Overview/ Review (with Spoilers) Community Rating: 75% (1 votes) I’ve been putting off the first overview/ review of this for 2 weeks now. Not because it is bad or challenging, but solely due to time. However, once I finally sat down with this book and got to know Wavy, it made me so happy this…
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Overview/ Review (with Spoilers)
I’ve been putting off the first overview/ review of this for 2 weeks now. Not because it is bad or challenging, but solely due to time. However, once I finally sat down with this book and got to know Wavy, it made me so happy this wasn’t another one of those books Goodreads or Amazon recommends which makes it seem their algorithms don’t understand you at all.
Chapter Summaries (with Commentary)
Chapter 1: Amy – March 1975
In the beginning, you think this book is about Amy. A 9-year-old girl, with a 7-year-old little sister Leslie, awaiting their less fortunate, heavily rumored in their household cousin, Wavonna. Someone who doesn’t like to be touched, comes to their home with hardly any possessions, and seems so downtrodden and destitute that you feel bad for her instantly. Even if she is a bit standoffish to Amy’s mom Brenda.
Yet, the same can’t be said when it comes to Amy. While there are many horror stories about her interactions with adults, when it comes to Amy it is like that is her first friend. Perhaps the first person she has really hung out with and shared her likes and revealed what she has gone through. Of which, so it seems, includes a normalization of scavenging for food out of trash cans and stealing when she needs to.
Yet Wavonna doesn’t stay with Amy’s family. With two girls already, both seemingly normal, trying to deal with Wavonna who seems like a special needs kid to them, since she won’t talk, won’t eat in front of them, and is aggressive if they try to touch her, is too much. So Brenda’s mother, Helen, who has had recent gone in remission, takes her off their hands.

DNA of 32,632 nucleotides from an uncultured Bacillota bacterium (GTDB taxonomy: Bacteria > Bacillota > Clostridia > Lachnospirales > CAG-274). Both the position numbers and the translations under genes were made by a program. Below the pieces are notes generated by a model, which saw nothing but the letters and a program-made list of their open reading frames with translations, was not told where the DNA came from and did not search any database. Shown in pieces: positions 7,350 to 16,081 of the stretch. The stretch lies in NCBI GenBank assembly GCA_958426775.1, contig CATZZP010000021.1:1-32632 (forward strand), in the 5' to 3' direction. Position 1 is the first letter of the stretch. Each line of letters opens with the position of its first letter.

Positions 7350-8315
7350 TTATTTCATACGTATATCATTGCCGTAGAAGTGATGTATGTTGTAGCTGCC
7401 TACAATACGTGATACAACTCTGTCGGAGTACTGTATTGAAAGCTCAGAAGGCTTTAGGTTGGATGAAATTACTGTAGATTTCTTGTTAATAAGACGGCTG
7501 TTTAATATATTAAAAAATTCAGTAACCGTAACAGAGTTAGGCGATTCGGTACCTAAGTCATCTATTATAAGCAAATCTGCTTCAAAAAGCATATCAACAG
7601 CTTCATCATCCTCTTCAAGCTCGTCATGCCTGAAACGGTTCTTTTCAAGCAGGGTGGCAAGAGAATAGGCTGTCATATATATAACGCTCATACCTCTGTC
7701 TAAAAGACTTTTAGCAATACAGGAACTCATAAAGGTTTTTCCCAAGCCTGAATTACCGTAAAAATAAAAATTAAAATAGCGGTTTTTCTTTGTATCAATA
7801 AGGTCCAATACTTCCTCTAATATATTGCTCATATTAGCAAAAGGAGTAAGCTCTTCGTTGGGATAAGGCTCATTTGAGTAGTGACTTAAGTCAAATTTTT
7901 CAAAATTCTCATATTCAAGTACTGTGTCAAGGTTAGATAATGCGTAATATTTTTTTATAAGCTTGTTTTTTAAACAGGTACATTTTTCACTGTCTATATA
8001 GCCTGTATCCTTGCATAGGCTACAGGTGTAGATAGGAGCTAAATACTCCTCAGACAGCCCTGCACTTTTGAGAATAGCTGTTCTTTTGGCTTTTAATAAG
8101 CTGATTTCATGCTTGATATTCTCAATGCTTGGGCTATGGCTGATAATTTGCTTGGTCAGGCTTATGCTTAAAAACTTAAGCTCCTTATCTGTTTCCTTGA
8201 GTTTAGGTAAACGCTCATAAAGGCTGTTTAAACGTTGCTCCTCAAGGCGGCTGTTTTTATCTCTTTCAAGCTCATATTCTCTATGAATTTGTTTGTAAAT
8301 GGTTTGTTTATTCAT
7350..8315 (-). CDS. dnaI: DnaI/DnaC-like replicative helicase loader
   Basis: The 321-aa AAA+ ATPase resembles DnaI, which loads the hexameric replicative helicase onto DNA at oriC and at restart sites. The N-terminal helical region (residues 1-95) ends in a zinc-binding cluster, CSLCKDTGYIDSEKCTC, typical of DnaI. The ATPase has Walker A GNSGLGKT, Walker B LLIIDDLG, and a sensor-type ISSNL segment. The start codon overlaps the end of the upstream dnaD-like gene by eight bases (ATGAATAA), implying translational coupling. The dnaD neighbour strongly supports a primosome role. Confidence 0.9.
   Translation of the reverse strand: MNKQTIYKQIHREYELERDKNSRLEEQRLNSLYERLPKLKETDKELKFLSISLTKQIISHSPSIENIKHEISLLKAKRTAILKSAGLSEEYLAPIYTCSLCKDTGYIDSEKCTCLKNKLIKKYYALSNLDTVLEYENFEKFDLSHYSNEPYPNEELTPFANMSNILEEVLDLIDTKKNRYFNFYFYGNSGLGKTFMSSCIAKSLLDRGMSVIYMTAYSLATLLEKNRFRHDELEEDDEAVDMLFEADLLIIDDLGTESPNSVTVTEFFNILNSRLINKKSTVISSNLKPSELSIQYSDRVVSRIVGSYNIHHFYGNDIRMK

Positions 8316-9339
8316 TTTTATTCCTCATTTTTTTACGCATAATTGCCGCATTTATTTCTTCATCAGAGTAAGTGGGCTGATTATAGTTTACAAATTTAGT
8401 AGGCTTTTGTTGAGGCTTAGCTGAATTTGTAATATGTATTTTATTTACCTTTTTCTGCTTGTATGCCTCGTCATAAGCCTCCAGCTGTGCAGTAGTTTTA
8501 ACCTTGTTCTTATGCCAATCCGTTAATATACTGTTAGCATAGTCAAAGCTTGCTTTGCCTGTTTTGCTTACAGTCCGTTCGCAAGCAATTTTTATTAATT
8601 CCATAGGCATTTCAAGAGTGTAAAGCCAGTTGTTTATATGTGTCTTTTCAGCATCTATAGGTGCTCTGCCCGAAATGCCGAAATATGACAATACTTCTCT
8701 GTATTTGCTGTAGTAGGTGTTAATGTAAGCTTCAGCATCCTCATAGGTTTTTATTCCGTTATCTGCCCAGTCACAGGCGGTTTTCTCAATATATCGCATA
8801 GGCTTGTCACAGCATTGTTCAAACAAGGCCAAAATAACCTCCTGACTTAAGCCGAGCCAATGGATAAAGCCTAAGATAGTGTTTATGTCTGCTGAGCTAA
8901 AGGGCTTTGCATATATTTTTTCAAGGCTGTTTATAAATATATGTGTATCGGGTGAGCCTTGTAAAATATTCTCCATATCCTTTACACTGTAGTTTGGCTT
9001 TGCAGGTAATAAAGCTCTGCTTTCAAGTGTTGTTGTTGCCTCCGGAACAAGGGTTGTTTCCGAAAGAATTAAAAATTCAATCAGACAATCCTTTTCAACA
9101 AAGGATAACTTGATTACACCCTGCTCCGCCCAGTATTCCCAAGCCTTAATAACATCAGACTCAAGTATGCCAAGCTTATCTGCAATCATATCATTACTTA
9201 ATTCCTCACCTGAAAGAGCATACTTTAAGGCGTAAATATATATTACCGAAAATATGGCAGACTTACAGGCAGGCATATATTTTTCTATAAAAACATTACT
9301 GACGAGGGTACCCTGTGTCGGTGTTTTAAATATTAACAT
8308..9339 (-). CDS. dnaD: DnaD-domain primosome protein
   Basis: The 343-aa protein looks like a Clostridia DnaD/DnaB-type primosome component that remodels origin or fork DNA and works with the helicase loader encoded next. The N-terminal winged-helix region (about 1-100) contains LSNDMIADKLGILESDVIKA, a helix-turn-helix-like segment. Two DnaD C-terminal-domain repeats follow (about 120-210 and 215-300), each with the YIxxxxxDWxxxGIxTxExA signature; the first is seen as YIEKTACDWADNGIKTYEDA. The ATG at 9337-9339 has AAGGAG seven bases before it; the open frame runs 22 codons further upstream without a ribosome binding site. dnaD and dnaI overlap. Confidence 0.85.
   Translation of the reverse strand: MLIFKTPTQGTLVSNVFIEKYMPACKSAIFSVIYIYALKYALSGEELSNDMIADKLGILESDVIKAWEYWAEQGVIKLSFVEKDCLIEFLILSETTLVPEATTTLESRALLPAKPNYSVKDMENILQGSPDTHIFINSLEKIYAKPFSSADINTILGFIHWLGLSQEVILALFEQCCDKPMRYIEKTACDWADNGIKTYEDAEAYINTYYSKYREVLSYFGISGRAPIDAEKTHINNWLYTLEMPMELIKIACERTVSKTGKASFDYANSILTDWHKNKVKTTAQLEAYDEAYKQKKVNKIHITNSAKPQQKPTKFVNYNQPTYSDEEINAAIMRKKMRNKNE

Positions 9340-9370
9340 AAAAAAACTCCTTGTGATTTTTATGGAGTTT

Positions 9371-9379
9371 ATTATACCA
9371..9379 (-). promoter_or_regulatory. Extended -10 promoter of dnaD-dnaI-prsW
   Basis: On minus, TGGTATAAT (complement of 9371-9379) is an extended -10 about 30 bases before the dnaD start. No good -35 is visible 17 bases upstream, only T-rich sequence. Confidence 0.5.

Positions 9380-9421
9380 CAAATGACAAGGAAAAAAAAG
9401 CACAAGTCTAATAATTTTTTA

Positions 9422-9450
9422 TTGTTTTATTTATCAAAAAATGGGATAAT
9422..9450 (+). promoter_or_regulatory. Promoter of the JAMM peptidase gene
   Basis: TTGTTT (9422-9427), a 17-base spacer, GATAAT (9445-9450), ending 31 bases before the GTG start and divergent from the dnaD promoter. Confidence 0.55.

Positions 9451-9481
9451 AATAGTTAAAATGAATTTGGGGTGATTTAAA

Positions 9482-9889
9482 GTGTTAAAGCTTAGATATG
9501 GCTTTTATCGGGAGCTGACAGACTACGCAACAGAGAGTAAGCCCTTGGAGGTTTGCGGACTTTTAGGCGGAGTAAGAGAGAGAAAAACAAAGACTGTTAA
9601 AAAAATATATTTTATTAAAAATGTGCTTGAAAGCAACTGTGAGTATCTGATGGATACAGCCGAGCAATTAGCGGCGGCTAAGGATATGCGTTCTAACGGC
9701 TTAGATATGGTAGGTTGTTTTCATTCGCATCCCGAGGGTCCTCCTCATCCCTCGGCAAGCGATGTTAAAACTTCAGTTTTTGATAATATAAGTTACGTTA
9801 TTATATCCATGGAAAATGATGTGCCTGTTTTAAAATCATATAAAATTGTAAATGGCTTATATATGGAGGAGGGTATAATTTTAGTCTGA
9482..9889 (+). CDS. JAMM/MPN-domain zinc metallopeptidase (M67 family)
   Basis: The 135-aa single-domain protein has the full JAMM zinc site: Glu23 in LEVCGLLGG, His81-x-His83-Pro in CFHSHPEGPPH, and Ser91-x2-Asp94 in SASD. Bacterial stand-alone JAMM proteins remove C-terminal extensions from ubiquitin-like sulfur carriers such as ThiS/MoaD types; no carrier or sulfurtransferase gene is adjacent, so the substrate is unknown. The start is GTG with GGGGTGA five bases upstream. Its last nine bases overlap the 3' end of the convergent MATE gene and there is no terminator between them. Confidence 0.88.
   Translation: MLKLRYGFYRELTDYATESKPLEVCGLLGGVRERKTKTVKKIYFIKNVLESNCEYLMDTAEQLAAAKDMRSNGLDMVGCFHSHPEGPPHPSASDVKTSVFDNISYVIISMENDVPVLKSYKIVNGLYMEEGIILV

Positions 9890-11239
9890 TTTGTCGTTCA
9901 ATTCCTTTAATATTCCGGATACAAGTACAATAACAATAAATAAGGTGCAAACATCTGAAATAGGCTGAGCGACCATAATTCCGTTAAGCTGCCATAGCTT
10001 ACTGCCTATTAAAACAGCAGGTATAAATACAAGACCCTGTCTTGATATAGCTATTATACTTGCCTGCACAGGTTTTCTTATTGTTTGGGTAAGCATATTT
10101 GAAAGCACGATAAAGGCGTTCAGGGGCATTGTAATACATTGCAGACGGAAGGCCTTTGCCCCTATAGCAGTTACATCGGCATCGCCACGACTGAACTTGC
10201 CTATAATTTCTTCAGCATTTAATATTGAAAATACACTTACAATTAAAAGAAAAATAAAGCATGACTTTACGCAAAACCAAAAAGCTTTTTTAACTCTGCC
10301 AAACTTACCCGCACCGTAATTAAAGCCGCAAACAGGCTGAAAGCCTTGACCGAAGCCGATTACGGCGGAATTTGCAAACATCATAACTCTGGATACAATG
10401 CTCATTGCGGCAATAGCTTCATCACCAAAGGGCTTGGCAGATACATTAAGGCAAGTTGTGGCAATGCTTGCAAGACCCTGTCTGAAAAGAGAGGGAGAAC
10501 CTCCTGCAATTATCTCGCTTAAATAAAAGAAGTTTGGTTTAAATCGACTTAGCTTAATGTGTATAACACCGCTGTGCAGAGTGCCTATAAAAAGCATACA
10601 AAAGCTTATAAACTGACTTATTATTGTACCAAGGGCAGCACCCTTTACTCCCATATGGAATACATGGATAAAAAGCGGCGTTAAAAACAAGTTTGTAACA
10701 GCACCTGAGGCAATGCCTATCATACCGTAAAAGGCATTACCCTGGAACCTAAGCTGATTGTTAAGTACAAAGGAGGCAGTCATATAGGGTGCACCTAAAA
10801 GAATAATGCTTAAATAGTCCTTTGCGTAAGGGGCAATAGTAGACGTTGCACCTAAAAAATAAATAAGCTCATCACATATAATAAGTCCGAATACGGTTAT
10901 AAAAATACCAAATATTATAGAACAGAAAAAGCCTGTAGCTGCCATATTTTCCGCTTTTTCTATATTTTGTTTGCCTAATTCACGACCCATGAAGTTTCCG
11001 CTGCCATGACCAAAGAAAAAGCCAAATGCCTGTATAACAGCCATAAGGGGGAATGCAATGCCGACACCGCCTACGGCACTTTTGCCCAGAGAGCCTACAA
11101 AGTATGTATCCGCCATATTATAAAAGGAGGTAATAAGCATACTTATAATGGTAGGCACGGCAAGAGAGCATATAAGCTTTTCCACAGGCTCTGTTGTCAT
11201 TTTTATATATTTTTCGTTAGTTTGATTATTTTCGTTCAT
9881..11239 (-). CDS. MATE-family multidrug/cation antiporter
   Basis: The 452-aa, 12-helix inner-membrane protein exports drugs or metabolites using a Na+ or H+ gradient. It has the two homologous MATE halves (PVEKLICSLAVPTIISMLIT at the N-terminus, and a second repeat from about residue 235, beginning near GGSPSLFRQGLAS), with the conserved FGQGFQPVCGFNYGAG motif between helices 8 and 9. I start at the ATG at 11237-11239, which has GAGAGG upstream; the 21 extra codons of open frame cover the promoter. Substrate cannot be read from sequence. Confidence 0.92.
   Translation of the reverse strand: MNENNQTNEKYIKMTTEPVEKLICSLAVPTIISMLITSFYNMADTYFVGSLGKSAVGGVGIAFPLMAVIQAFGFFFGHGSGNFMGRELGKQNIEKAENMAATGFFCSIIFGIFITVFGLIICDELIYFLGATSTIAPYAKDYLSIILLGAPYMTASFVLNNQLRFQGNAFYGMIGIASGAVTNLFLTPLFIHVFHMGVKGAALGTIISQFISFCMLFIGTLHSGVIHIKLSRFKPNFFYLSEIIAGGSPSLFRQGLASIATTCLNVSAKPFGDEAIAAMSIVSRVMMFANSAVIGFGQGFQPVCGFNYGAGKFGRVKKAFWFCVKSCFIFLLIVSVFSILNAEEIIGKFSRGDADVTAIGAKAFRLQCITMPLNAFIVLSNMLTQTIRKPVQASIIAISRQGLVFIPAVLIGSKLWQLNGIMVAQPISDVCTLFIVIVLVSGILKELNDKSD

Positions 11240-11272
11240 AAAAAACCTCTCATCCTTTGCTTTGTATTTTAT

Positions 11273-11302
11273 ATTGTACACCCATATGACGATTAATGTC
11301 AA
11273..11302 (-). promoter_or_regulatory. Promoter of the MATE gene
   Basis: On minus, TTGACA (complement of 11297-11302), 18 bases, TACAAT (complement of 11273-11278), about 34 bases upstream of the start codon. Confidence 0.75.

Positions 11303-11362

As likely noted in the Everything, Everything review, and likely will be said again whenever I finish The Lonely City, I am the type who like books featuring young people going through screwed up situations. I don’t know why I like reading about that particular kind of drama, but I do. Though when I first read chapter 1 I was very worried we’d end up stuck with Amy and her pondering what happened to her dear cousin. Luckily, we learn this book isn’t about her and as of Chapter 10, we haven’t even had Amy’s name mentioned once.
Chapter 2: Grandma – October 1975
From what it seems, the character focus may jump from chapter to chapter and this one is about Grandma Helen and her kids. The one she most talks about is Val, Brenda’s sister who is Wavonna’s mother, who is talked about like she is a piece of work. She got pregnant in high school, has been in prison, and has been trying on this old woman’s heart. Yet, she hopes to make things different for Wavonna. For while the child has that type of stare in which it seems she has checked out of life, she isn’t as stupid as many thinks she is.
In fact, they put her in a special needs class at school. The type you would fear being in, or having your child in, since they were truly more so babysitting than teaching there. Luckily, when her grandma sticks up for her to get her out of there, she exhibits she knows her ABCs, her numbers, and even some astrology. It’s just, unlike many kids her age, she doesn’t want someone touching her. She just wants an advocate, like her grandma, who understands her, or tries to, and seemingly to be left alone. Something which worked out fine for 2 years but with her cancer back and Val getting out of prison, she has done her matriarch duties of keeping the family together. So now she is ready to head off to the next life to see her husband Irv.